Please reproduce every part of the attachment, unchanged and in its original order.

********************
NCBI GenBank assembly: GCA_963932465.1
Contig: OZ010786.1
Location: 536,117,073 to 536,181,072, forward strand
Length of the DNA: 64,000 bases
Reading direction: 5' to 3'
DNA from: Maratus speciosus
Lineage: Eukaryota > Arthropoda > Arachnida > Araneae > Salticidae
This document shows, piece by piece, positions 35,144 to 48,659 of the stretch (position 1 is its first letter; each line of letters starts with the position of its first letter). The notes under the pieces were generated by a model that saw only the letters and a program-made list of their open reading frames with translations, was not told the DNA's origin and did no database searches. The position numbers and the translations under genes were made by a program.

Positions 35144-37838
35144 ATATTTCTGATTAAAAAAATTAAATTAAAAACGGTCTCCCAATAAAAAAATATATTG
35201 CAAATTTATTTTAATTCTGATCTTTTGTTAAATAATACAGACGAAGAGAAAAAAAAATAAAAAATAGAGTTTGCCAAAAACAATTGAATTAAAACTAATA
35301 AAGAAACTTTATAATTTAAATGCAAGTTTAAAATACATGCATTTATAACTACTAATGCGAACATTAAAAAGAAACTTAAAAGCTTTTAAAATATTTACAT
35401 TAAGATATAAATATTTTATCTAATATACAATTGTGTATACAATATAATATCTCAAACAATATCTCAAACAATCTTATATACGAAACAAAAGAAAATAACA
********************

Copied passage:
NCBI GenBank assembly: GCA_963932465.1
Contig: OZ010786.1
Location: 536,117,073 to 536,181,072, forward strand
Length of the DNA: 64,000 bases
Reading direction: 5' to 3'
DNA from: Maratus speciosus
Lineage: Eukaryota > Arthropoda > Arachnida > Araneae > Salticidae
This document shows, piece by piece, positions 35,144 to 48,659 of the stretch (position 1 is its first letter; each line of letters starts with the position of its first letter). The notes under the pieces were generated by a model that saw only the letters and a program-made list of their open reading frames with translations, was not told the DNA's origin and did no database searches. The position numbers and the translations under genes were made by a program.

Positions 35144-37838
35144 ATATTTCTGATTAAAAAAATTAAATTAAAAACGGTCTCCCAATAAAAAAATATATTG
35201 CAAATTTATTTTAATTCTGATCTTTTGTTAAATAATACAGACGAAGAGAAAAAAAAATAAAAAATAGAGTTTGCCAAAAACAATTGAATTAAAACTAATA
35301 AAGAAACTTTATAATTTAAATGCAAGTTTAAAATACATGCATTTATAACTACTAATGCGAACATTAAAAAGAAACTTAAAAGCTTTTAAAATATTTACAT
35401 TAAGATATAAATATTTTATCTAATATACAATTGTGTATACAATATAATATCTCAAACAATATCTCAAACAATCTTATATACGAAACAAAAGAAAATAACA